1945-1998 (2003)

2010 #66a
Isao Hashimoto | 14 mins | streaming

1945-1998 title cardIs 1945-1998 actually a film? Or is it a piece of video Art? Or just another online video?

Its setup is quite simple: it charts every nuclear explosion between the titular years; the total, by-the-way, is 2,053. These explosions play out as flashing dots on a world map; different colours indicate which country was responsible for the explosion, accompanied by running totals. You might note at the end that the US are solely responsible for over half.

The film begins with close-ups: the first test by the US; then the explosions at Hiroshima and Nagasaki that ended World War II. Then it zooms out, to a map of the whole world (arranged differently to how we’re used to seeing it here, with the UK and Europe off to the far left and America on the right. I suppose this is neither here nor there, but it took me a bit to get my bearings on where the explosions were happening). From then it progresses through time at a precise rate of one month equalling one second. If that sounds quite reasonable, the maths holds that it’s 636 seconds, aka ten-and-a-half minutes; or, quite a long time to look at a static map with flashing lights.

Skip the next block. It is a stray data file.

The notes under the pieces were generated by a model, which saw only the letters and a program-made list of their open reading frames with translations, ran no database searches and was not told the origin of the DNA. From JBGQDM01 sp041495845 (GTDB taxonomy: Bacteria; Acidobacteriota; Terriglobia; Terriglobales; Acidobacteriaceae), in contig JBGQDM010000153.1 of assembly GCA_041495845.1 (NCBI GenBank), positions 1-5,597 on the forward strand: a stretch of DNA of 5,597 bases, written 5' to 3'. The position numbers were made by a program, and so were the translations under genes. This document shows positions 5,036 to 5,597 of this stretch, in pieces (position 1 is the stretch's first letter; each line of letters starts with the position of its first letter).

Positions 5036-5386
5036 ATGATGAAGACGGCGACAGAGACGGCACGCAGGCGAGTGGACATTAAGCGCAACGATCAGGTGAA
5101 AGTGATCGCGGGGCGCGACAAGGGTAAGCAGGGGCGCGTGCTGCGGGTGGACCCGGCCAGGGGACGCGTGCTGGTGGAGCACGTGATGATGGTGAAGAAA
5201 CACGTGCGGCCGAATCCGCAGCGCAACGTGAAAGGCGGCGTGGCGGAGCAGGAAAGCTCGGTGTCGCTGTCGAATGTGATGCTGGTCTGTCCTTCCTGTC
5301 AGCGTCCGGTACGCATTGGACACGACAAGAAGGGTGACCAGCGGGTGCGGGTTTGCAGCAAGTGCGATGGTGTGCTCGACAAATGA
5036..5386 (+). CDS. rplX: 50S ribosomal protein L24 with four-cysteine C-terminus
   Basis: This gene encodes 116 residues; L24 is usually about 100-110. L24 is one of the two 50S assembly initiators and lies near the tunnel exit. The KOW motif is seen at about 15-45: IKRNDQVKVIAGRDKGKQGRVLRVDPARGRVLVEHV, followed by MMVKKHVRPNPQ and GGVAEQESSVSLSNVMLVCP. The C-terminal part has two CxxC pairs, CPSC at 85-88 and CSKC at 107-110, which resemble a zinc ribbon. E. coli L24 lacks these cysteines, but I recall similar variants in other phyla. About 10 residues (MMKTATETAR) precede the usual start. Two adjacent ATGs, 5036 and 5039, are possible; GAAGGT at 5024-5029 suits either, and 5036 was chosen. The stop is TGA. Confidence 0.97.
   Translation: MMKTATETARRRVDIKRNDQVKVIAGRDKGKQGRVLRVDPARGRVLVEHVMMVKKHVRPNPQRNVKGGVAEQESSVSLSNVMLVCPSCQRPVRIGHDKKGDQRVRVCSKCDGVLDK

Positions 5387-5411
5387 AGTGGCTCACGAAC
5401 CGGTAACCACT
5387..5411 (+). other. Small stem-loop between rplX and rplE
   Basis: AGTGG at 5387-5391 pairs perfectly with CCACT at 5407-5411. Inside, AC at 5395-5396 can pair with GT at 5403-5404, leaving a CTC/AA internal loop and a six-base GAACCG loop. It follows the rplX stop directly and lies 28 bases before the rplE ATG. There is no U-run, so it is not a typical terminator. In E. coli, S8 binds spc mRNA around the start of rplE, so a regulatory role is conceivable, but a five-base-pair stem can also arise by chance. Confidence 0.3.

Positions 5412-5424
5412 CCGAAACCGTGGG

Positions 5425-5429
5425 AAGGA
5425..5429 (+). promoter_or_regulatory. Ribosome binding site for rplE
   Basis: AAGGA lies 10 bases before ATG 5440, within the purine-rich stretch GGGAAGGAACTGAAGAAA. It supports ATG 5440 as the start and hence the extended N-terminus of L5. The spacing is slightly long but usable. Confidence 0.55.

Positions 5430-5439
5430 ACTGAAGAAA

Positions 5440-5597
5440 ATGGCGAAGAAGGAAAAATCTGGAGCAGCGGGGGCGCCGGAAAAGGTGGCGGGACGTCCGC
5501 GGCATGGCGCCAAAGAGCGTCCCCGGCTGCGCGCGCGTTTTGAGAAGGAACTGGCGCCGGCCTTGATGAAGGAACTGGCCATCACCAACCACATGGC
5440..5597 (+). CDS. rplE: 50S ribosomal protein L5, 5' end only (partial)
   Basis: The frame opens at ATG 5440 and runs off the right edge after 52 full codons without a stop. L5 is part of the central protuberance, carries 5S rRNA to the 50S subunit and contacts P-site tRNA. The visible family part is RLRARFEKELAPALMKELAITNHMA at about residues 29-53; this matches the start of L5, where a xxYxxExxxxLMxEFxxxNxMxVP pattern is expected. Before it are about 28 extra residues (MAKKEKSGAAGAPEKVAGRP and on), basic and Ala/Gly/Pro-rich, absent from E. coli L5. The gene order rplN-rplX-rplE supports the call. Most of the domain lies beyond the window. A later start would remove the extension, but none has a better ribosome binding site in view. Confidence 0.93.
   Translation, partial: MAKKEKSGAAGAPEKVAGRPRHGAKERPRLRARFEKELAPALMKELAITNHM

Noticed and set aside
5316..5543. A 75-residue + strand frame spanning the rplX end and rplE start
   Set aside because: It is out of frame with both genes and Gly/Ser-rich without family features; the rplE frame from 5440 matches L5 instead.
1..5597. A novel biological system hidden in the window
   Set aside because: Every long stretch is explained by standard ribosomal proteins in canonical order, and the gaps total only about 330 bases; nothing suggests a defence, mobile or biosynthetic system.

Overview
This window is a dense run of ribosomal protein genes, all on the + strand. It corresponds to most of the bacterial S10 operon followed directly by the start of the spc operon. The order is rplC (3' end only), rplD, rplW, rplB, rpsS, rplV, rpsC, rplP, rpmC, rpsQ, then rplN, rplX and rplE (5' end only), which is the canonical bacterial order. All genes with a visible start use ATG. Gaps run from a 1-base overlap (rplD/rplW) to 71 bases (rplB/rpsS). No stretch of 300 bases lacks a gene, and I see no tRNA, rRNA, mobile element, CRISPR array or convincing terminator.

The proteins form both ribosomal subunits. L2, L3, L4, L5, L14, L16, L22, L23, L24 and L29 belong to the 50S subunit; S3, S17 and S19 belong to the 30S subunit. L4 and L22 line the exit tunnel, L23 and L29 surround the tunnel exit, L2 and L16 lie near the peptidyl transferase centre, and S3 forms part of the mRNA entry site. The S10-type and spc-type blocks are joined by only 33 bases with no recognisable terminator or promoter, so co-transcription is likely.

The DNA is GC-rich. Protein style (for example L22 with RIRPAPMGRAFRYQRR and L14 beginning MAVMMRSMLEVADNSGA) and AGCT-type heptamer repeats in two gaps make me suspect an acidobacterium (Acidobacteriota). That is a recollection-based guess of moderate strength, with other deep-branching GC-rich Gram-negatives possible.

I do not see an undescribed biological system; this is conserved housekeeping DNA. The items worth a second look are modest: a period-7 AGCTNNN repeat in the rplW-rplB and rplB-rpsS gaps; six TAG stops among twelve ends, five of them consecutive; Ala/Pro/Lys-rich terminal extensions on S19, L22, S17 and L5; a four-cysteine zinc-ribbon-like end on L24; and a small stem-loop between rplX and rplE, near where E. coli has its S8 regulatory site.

There are long gaps between explosions to begin with, but as it heads into the ’60s things pick up (so to speak). As time wears on further, the initially lifeless map transforms into an almost hypnotic array of multi-coloured flashes and variously toned bleeps (provided your 1945-1998: the first testattention didn’t already wander, that is). There are ultimately so many flashes and bleeps, and the effect is so lulling, that I had to force myself to remember these represented Big Nasty Bombs that were Not A Good Thing. Perhaps something more aurally grating would’ve been appropriate; the counter argument going that this would cause even more viewers to abandon the work.

Sadly, it’s become outdated: the bleeps all but stop after 1993 but, as the webpage you can view it on notes, North Korea have since tested nuclear weapons several times. Perhaps Hashimoto needs to add another 2 minutes and 24 seconds, just to ram home that the issue of nuclear weapons is still depressingly relevant.

So is it a film, or video Art, or just another online video? It’s all of the above (of course). 1945-1998 isn’t exactly fun viewing — really speaking, it’s a kind of moving graph — but, if one sticks with it, and despite its outdatedness, Hashimoto makes his point reasonably well.

3 out of 5

1945-1998 can be seen at CTBTO.org.

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